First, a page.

CITY GAS PROJECTS: HIGH POTENTIAL FOR GROWTH
April 14, 2010 11:26 am
CITY GAS PROJECTS: HIGH POTENTIAL FOR GROWTH
“It is beyond contention that city gas projects implementation will play a significant role in the growth of the economy. The next decade will be the decade of city gas distribution in India.” An OEM Update report.
There has been growing concern about the availability of primary commercial energy to meet the country’s growth imperatives. The Indian economy which is growing at 7.5 percent, with projections for further growth is projected to become the second largest by the year 2050.The projected growth will require a corresponding increase in the source of energy as well as in supply infrastructure. Under these circumstances, adequate reliable energy supply at economic prices for optimal and inclusive growth of the country is a prime concern.
GAS: A CLEAN ENERGY SOURCE
It is in this context that the role of natural gas as a potent source of clean and efficient energy becomes important. With promising gas discoveries made in the various parts of the country and ongoing exploration activities, natural gas is poised to play an important role in development of the economy. Gas is emerging as an important policy element in achieving equitable, balanced and sustainable economic growth through widening its user base among industry boundaries.
Specifically, city gas projects offer a way to improve the availability of lifeline energy to the masses through household distribution of Piped Natural Gas (PNG) to the households and Compressed Natural Gas (CNG) to the transport sector. PNG for city gas distribution provides an avenue to spread the gains of a new a liberalized economic policy to the common man by meeting the most essential requirement of the domestic sector. CNG is equally important for furthering this objective as it is linked to improving the health and quality of life of the masses by providing clean and pollution free environment. Further, city gas distribution projects will help in achieving an equitable distribution of modern energy services as well as in improving the living standards of the people through eco-friendly and efficient energy.
The use of natural gas as a fuel has been in vogue for quite some time in India but it was limited to industrial applications. The main thrust for realization of the city gas projects in the initial stage was due to environmental concerns. The rapid growth in urbanization and increasing vehicular emission in India during last 10-15 years has resulted in a drastic rise in environmental pollution. This has been a major cause of concern in important cities. From a study of the ambient air quality monitored in the late 1990’s it was found that the contribution of vehicles to the ambient air pollution was as high as 65 percent. This was also taken cognizance of by the judiciary at various levels.
Meanwhile the central public sector gas distributor Gas Authority of India Ltd (GAIL) took several initiatives to introduce PNG to the households and CNG to the transport sector to address the rising pollution levels. Pilot projects were launched in two metros of Delhi and Mumbai in early 1990 leading to start commercial operation of city gas projects in two cities through joint venture mode. Thus GAIL successfully established natural gas as an eco-friendly economical and safe alternative to gasoline and LPG in the transport sector. The results of these ventures are quite feasible through the improvement in air quality in these cities. As such the PSU has played a role model for introduction of CGD projects in the country.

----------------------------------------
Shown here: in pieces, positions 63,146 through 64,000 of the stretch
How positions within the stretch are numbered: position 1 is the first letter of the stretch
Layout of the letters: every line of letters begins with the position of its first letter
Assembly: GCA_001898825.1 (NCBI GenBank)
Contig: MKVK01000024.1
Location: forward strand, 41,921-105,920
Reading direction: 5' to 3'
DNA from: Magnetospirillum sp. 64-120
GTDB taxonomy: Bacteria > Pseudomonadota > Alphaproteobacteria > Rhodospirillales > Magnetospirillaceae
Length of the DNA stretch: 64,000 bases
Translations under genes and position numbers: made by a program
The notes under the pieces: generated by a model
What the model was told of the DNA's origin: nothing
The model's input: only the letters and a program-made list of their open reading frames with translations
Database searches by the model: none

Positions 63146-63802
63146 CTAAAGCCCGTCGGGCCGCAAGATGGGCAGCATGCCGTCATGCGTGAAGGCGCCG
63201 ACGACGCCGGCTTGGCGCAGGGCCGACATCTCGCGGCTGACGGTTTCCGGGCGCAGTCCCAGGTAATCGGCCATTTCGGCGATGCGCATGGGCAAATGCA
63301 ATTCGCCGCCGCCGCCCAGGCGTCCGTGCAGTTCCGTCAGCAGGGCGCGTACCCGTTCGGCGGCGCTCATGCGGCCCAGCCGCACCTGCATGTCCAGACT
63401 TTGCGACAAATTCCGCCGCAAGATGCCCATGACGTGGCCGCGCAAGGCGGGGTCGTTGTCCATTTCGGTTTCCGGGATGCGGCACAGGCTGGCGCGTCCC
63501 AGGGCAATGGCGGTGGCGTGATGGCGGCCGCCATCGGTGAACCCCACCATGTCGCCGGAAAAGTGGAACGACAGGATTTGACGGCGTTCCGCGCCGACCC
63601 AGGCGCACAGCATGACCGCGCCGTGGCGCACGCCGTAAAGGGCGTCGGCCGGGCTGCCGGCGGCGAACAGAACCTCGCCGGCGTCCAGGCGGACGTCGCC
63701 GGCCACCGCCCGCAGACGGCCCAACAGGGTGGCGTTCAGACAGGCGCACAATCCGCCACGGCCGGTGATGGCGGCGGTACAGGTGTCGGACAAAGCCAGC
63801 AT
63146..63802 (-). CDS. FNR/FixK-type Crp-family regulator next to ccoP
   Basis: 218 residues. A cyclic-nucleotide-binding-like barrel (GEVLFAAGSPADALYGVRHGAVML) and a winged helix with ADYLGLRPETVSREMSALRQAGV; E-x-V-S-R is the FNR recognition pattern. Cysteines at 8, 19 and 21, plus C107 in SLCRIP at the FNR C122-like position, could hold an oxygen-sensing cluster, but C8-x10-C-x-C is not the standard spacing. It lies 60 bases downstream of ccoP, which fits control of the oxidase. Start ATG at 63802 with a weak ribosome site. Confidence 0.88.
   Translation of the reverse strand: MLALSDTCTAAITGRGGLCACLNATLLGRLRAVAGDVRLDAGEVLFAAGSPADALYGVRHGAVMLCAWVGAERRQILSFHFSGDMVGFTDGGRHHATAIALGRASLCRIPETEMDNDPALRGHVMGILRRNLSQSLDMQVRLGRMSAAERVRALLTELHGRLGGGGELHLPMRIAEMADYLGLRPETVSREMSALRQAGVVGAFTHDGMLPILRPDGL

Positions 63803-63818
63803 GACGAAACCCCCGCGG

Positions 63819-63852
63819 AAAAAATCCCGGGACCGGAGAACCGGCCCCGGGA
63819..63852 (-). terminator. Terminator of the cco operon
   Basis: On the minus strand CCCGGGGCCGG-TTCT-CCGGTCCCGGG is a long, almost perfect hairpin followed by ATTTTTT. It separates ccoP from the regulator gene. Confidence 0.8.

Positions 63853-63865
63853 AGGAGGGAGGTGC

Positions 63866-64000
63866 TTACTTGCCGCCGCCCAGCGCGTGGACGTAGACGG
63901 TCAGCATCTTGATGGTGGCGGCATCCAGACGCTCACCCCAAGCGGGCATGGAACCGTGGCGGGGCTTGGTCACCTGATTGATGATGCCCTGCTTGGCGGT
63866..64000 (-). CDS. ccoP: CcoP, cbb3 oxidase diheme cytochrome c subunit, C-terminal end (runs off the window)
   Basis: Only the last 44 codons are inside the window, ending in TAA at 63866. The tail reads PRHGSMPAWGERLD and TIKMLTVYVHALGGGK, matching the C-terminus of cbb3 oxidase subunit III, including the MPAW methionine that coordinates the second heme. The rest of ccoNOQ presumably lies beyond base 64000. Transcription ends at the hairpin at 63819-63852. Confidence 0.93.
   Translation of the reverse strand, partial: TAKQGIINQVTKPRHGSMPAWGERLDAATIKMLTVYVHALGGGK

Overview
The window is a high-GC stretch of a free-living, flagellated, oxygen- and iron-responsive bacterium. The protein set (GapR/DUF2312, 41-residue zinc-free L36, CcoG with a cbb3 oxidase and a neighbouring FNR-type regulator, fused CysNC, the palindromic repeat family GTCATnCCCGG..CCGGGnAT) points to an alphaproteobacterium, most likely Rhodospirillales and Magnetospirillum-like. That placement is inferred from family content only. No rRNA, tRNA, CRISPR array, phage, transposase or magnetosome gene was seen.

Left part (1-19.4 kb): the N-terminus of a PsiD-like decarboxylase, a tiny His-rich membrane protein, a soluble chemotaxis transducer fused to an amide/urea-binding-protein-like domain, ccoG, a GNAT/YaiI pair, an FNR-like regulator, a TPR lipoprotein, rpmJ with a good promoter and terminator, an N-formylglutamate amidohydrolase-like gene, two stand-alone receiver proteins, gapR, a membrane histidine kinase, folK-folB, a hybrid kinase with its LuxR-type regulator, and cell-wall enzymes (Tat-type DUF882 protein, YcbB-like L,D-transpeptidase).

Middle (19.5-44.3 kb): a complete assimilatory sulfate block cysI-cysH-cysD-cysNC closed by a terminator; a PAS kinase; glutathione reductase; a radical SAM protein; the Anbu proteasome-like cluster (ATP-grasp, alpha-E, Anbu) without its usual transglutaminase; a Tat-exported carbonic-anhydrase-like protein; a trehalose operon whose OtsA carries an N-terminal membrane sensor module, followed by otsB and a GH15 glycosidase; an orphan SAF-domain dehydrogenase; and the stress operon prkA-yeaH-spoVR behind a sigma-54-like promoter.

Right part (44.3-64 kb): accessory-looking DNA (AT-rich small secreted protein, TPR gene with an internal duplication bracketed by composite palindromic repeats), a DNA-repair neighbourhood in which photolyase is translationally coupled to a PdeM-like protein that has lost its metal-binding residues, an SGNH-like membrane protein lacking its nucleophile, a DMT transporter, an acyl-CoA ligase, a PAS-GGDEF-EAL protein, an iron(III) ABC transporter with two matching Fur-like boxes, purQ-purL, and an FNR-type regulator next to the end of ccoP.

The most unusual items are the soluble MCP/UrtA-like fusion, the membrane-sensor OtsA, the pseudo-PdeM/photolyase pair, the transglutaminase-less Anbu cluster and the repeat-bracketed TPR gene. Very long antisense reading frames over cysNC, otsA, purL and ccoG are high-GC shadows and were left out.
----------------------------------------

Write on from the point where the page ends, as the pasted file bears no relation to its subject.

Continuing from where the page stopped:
With the gain of experience and expertise GAIL has replicated the projects in other cities where gas is available along with pipeline connectivity. Going ahead with its plan, the company has so far implemented city gas projects in 13 cities independently or through the joint venture route and has formed eight joint ventures for this purpose. Further, with a planned network expansion of more than 12,000 km of high pressure trunk pipelines by 2011-12, GAIL expects as many as 200 cities to be on city gas distribution map of India in due course connecting cities and towns falling in the catchments areas of its gas pipelines. These cities will span over 15 states and cover a population of about 160 million. Similarly large number of vehicles including public transport will run on CNG.
Economics: On an energy-equivalent basis, natural gas costs considerably less than LPG, gasoline and diesel. It is a clean burning fuel that reduces vehicle maintenance. An added advantage is that unlike liquid fuels, gas cannot be adulterated or siphoned off from a vehicle, a major source of concern with petrol or diesel. However, some fiscal incentives may be required for inducing switchovers and conversions.
Emissions: Exhaust emissions from CNG vehicles are much lower than that of petrol or diesel. For instance the CNG emission of carbon monoxide are approximately 70 percent lower, non methane organic gas emissions are 89 percent lower and other oxides of nitrogen emissions are 87 percent lower. In addition, CNG vehicles emit significantly lower amount of green house gases than petrol vehicles.
Safety: Vehicles which run on clean burning natural gas are safe as vehicles operating on traditional fuels. Being lighter than air, CNG unlike gasoline, dissipates into the atmosphere in the event of an accident. CNG fuel systems are sealed which prevent any spills or evaporative losses. Also natural gas is not toxic or corrosive and will not contaminate ground water.
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